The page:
Youngsters set to inspire the nation

(ER 2015) Thursday 31 October 2013
 
Youngsters set to inspire the nation
Will Greenwood with Young Rugby Ambassadors at Villa Park, one of the venues for RWC 2015

With two years to go to the Rugby World Cup 2015 Final, the Rugby Football Union is sending a clear signal that young people have a massively important role to play in the build-up to and legacy from one of the world’s largest sporting events.

The RFU on Thursday unveiled plans to develop more young volunteers in rugby clubs across the country through its Young Rugby Ambassadors (YRA) programme, which aims to raise the profile of rugby across England and inspire other young people in the build-up to RWC 2015 and beyond.  

The Young Rugby Ambassadors will be working in their clubs to share the latest tournament news from RWC 2015, raise awareness of rugby in their local area and help to get 16-24 year olds from their community playing the Game.

To mark two years to go to the final of RWC 2015, the Youth Rugby Ambassador programme kicked off with regional briefing days held in the 10 English host cities chosen to stage matches during the tournament.

The briefing days involved hundreds of young volunteers and mentors from rugby clubs nationwide. The YRAs took part in workshops to discuss ideas for community projects to inspire people about rugby, explored different leadership and ambassadorial styles and shared information about RWC 2015.

One of the launches was even attended by Rugby World Cup 2003 winner and England Rugby 2015 Ambassador Will Greenwood, who joined in the launch in Birmingham.

Inspiring future generations

At the heart of Greenwood’s involvement with RWC 2015 and the YRA programme is a strong desire to grow the Game in England and use it to create positive social change.

As a “grass-roots man through and through” he believes that rugby is a sport that can help provide many of the tools that youngsters need to ensure a good start in life. The former England centre has seen for himself the value that rugby can add to a youngster’s development.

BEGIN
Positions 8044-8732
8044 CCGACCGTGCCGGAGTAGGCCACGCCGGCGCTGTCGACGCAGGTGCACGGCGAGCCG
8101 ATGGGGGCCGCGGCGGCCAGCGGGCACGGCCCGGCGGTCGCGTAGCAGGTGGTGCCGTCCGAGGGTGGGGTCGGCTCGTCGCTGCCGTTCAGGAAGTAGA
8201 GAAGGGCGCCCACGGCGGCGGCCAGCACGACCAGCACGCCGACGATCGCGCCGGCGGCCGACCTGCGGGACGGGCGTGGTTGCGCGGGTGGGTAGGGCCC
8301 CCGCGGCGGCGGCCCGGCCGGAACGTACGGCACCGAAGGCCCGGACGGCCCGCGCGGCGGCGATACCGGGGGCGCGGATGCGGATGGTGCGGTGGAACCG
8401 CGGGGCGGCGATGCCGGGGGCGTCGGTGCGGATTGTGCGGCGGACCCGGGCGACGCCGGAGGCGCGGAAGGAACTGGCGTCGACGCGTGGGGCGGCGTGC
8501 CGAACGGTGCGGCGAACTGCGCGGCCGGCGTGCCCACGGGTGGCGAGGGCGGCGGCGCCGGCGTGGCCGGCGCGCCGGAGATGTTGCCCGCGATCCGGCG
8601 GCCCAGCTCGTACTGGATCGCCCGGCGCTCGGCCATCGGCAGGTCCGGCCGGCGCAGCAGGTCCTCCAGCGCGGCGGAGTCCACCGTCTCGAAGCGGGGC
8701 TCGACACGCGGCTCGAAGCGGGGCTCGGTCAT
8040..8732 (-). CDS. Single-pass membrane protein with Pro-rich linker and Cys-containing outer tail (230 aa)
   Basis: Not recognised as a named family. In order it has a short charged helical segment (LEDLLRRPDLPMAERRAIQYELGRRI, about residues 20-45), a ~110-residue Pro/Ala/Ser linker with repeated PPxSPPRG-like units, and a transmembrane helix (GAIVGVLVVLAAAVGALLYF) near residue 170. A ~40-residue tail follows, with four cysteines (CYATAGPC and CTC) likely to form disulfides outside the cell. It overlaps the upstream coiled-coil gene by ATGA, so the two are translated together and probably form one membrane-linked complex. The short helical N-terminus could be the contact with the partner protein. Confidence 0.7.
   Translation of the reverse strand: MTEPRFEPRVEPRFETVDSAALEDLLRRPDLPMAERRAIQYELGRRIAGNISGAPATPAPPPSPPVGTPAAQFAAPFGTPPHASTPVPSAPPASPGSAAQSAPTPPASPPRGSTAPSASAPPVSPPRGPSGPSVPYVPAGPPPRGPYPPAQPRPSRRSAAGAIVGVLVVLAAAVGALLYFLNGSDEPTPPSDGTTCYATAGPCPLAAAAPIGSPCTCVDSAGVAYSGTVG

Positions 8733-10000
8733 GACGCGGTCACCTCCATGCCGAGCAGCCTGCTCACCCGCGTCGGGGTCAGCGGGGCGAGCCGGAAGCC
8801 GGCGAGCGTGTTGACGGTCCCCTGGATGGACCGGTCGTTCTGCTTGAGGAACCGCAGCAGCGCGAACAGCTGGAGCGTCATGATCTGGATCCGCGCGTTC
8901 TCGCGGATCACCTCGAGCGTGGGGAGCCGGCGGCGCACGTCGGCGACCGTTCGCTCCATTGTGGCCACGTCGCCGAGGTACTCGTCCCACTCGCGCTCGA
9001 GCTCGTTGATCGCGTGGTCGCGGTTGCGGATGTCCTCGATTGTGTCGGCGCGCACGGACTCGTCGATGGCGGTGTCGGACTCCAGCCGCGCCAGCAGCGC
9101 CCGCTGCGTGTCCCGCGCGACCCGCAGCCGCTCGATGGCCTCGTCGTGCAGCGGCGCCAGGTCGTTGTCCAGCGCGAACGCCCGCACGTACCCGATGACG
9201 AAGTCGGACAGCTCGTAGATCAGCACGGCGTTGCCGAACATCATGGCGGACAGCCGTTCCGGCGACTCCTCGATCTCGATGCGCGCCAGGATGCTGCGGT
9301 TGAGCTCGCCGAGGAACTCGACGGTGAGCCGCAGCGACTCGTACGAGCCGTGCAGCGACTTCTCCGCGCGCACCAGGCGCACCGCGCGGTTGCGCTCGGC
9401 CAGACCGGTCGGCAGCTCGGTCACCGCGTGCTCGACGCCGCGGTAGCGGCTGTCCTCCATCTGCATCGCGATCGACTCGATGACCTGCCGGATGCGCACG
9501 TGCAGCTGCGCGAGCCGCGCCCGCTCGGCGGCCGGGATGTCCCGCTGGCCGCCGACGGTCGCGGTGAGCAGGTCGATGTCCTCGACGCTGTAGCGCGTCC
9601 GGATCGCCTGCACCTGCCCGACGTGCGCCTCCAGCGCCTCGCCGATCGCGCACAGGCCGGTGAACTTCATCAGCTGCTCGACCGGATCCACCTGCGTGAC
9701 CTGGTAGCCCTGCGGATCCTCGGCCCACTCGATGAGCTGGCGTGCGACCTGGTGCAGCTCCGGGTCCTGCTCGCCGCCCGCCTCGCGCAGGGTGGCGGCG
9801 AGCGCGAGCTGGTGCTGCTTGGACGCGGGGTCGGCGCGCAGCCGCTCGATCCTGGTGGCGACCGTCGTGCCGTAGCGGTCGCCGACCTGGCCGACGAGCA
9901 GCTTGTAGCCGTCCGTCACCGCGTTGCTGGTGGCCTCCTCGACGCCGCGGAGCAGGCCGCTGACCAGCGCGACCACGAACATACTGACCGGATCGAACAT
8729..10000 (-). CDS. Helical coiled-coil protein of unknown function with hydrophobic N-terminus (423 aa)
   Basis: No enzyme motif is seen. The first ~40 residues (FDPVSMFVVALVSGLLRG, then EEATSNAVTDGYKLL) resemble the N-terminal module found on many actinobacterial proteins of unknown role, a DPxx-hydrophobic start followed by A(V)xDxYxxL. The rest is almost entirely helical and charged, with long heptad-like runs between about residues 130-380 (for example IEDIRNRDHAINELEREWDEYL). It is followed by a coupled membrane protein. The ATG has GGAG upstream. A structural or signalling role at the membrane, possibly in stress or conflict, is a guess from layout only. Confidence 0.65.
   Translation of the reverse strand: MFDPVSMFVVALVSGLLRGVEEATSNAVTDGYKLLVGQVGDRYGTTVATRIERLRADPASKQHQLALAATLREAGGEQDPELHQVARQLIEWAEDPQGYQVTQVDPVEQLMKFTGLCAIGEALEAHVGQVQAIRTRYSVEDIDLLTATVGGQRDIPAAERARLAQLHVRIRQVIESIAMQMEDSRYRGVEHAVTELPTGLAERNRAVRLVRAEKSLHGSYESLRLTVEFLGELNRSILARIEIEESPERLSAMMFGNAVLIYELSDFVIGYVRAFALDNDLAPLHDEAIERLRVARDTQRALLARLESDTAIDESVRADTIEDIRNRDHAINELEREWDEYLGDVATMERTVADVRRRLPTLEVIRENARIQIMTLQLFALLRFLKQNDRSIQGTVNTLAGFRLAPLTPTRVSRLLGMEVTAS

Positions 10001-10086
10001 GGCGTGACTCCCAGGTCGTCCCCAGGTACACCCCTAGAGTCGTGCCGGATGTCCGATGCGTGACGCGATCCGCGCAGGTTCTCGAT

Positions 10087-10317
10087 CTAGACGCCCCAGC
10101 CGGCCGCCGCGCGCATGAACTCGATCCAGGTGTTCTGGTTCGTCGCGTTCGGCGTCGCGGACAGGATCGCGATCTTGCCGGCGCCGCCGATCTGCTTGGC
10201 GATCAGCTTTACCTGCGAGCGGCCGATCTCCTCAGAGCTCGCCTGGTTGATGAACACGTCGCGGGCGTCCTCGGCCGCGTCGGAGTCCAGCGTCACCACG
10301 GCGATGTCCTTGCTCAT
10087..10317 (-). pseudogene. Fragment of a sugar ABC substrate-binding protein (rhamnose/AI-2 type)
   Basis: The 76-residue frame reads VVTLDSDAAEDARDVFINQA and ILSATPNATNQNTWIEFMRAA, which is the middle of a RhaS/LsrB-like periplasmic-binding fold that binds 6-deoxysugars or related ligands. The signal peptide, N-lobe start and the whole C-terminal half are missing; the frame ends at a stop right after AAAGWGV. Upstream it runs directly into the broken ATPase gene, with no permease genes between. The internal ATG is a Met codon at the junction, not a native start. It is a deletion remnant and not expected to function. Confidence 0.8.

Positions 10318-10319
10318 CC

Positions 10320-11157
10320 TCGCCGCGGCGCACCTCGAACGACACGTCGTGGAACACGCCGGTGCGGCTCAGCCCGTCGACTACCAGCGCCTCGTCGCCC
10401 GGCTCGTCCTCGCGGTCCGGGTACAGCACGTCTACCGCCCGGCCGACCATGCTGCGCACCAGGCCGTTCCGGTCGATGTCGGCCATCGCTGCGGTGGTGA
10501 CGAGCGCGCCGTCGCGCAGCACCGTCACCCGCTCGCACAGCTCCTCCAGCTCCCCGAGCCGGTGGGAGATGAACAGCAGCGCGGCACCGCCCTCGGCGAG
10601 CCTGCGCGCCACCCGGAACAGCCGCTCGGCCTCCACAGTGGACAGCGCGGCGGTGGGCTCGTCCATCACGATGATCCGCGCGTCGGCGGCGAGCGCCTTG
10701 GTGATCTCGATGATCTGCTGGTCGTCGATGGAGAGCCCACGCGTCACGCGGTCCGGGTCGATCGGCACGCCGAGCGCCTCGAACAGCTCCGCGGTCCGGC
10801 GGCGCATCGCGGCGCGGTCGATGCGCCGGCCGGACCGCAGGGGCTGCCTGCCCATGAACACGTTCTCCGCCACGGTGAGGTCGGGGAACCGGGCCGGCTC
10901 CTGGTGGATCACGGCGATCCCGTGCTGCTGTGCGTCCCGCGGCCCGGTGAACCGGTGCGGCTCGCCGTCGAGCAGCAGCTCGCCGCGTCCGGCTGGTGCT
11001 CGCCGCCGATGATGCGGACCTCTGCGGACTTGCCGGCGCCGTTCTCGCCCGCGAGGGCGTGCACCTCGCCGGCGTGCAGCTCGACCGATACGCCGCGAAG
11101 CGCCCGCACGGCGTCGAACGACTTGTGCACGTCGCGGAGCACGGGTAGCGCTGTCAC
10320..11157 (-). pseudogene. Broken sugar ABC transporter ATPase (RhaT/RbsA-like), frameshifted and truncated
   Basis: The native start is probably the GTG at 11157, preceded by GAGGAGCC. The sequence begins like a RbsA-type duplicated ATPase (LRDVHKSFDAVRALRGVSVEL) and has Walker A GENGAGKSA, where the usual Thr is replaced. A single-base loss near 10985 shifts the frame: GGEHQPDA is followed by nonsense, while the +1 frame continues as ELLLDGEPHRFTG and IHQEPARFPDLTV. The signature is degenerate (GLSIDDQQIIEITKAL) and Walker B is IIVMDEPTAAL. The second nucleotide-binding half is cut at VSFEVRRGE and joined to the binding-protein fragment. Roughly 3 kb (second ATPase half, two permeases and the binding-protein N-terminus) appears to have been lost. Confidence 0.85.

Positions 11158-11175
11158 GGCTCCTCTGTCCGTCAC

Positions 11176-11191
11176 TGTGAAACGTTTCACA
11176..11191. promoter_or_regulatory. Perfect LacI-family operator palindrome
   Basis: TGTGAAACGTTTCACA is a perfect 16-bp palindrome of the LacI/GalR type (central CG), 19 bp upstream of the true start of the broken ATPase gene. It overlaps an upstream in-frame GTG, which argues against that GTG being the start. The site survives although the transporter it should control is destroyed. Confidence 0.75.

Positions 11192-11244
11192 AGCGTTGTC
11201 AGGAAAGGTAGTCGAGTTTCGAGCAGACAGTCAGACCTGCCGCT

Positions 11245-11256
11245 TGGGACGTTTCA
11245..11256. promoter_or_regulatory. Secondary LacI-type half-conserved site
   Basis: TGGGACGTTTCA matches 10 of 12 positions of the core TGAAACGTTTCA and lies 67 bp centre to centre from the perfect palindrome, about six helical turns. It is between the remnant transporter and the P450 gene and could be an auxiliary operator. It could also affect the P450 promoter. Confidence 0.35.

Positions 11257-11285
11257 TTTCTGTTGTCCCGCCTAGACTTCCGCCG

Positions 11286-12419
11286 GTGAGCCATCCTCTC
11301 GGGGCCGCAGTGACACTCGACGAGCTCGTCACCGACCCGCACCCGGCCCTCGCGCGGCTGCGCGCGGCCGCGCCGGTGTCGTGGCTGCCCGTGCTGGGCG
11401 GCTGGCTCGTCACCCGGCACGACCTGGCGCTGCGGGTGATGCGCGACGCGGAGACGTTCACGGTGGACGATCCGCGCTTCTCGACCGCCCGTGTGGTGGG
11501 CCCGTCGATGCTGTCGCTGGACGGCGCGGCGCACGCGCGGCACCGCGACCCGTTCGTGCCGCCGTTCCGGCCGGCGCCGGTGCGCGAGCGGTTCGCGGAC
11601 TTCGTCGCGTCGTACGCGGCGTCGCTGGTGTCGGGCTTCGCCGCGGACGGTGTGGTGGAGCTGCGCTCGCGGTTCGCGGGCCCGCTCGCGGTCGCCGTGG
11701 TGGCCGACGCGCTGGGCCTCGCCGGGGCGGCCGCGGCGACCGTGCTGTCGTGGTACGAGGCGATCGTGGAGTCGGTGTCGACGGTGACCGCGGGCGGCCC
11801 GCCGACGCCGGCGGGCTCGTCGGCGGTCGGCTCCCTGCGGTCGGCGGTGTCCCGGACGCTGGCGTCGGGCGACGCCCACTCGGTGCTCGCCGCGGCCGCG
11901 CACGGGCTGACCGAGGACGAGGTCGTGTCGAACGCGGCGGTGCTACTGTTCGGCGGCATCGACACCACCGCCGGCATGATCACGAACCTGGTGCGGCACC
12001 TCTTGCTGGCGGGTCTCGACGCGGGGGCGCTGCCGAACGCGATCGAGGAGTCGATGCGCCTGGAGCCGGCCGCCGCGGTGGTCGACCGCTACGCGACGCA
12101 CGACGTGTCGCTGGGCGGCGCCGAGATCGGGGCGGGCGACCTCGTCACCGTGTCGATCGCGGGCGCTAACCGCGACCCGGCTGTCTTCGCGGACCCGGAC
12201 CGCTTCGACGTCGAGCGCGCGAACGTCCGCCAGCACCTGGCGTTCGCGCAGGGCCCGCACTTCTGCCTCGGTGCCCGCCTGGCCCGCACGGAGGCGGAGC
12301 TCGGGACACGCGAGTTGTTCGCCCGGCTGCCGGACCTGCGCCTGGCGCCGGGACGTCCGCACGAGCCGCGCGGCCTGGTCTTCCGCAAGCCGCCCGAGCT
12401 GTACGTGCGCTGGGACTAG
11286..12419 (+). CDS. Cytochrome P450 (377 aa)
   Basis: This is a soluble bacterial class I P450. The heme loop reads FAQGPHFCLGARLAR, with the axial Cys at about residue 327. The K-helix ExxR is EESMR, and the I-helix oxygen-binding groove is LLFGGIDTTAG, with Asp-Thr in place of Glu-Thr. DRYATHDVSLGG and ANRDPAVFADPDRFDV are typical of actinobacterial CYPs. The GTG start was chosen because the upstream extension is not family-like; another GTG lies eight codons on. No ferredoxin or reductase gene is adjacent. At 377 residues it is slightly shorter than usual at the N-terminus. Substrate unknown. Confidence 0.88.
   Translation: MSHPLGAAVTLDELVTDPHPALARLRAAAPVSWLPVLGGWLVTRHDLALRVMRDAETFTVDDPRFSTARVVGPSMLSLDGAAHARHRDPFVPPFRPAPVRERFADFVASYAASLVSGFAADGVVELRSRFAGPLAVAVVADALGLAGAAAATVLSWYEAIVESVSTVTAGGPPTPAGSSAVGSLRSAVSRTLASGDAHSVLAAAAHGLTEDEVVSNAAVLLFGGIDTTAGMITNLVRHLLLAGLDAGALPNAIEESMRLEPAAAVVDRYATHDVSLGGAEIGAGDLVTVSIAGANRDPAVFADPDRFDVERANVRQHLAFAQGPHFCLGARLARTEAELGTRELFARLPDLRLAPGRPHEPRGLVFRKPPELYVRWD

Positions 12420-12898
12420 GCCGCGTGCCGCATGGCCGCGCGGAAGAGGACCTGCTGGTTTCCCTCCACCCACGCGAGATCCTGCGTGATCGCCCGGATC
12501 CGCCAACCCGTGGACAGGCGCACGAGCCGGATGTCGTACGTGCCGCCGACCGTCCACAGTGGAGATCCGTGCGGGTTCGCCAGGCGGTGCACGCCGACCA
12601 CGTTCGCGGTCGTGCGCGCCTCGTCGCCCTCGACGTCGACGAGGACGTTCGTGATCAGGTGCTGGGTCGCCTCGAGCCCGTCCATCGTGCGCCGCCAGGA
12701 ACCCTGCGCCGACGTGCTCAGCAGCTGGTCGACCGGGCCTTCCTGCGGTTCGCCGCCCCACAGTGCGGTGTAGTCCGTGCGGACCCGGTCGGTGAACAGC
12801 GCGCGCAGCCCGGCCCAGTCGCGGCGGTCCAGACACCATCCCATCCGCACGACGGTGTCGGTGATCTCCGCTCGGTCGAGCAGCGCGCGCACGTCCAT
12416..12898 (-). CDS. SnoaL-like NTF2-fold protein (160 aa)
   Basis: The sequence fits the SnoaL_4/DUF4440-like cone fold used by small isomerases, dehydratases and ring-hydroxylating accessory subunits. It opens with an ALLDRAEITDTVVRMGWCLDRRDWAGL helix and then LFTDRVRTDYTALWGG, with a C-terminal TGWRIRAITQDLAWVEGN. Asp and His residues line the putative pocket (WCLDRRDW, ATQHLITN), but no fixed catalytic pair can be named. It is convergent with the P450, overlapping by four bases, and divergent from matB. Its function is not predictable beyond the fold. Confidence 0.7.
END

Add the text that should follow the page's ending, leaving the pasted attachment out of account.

“I’ve seen close-up what rugby can teach you – camaraderie, discipline, leadership, personal responsibility and fun. They are all part of the magical mix and the best part of all is that you don't have to be at the top of the game to be able to enjoy it,” said Greenwood.

“I’ll always think of rugby as a great family sport; little ones running around using up their energy and developing their hand-eye co-ordination, learning how to work as a team, getting fit and healthy, mums and dads doing the coaching then making burgers in the clubhouse – it really is a fantastic way to spend the weekend and has given me some of my fondest memories. Now it’s my turn to be the parent on the sidelines – my nine-year old is playing minis rugby this afternoon.”

“I want RWC 2015 to act as a catalyst to get more people finding out what their local rugby clubs can offer in terms of a community and a support base. A rugby club is a great place to be around all through the week. It can be a real anchor not just in terms of health and fitness but also a social life and developing friendships.”

Greenwood also hopes that England’s current crop of stars will act as an inspiration to youngsters in the country.

“In the same way that the likes of Johnson, Wilkinson and Dallaglio became heroes for a generation after RWC 2003, I want to see the likes of Corbisiero, Tuilagi and Farrell light up RWC 2015 and give kids across the country a new set of heroes that they are inspired by and want to emulate.

“Start small, aim big, make massive changes. The grassroots is where it all begins.”

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